Tuesday, May 31, 2011

Holding On For Life: Andy Williams: "Can't Get Used To Losing You"

The plucked strings sound like a man itching, restless, pacing the floor back and forth, willing something to go away that just won't. He can't relax. He can't talk on the phone, not for long. The strings slide and glide in a way that is glassy, as if he is trying to walk on emotional black ice. He loves her, it's over, he still loves her, but it's no use. He could go out and yet she would be there, the pluckings now signifying his eye catching this and that, the steps of his walk, the beats of his heart. There is nothing to do but keep loving, because that at least shows he is alive, not just a bundle of nervous moments.

He has lost her, yet he plays it light. He doesn't, like Darin, look back - this is not a nostalgic song, but one that keeps trying, trying, trying to somehow move forwards. But there is no way out, at least for now (Williams' essential warmth means there will be a way one day). The very slipperiness of the song, its goings back-and-forth are elegant and neat, as if the rawness of the experience are gone, and now it is all routine, helpless, he still suffers but at least he is buoyant, proud in his own way to love and keep loving long after there is any real point to it.

There is a more general loss here, of course; the gradual loss of the early 60s, the Camelot age of the New Frontier. It hasn't gone just yet, of course, but by this time (May) the seemingly-placid world of, say, 1960 is pretty much gone. The last Aldermaston march/founding of the CND in the UK, Dr. King's Letter From A Birmingham Jail - these are just some of the more obvious pointers to the intensity of the sixties, and the corresponding need for songs like this (lyrically and sonically) that acknowledge that things are permanently changing, but put them in the most graceful and hummable context this side of Cole Porter (kudos to Pomus and Shuman)...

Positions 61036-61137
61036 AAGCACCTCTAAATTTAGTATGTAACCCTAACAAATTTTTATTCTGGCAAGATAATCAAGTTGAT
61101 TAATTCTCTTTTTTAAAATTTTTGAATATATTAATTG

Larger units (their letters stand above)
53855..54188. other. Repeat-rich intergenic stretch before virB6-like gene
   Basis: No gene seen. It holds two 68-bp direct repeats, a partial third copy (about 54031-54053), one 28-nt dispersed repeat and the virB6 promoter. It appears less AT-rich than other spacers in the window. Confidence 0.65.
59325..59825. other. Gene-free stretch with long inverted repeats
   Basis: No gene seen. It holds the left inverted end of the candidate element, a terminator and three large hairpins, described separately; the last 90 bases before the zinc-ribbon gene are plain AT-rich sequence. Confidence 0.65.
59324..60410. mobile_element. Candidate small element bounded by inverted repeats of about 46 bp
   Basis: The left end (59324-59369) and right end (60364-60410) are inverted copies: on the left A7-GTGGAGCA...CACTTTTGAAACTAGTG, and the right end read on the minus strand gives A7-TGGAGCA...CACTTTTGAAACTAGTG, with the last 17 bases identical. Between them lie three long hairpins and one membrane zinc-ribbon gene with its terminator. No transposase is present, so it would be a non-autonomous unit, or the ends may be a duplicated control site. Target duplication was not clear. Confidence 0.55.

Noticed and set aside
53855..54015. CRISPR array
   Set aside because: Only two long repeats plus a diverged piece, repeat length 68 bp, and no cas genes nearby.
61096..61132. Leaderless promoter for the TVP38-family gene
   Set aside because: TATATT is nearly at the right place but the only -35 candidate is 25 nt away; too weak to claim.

...my parents not being the easy-listening types (not that this is easy listening, exactly; the poor man does nothing but hit one void after another), the first time I heard this song it was by The (English) Beat; a version so faithful that Williams himself at first thought it was a remix of his own and not a cover. That it works is due to that semi-ska rhythm that is inherent in the song, but also Dave Wakeling's own soulful voice, one which meets the loneliness here head on and understands. ("Mirror In The Bathroom" is just an extension of this feeling, only there is no love for anyone else; just the self. I can only wonder if Williams has heard it.)

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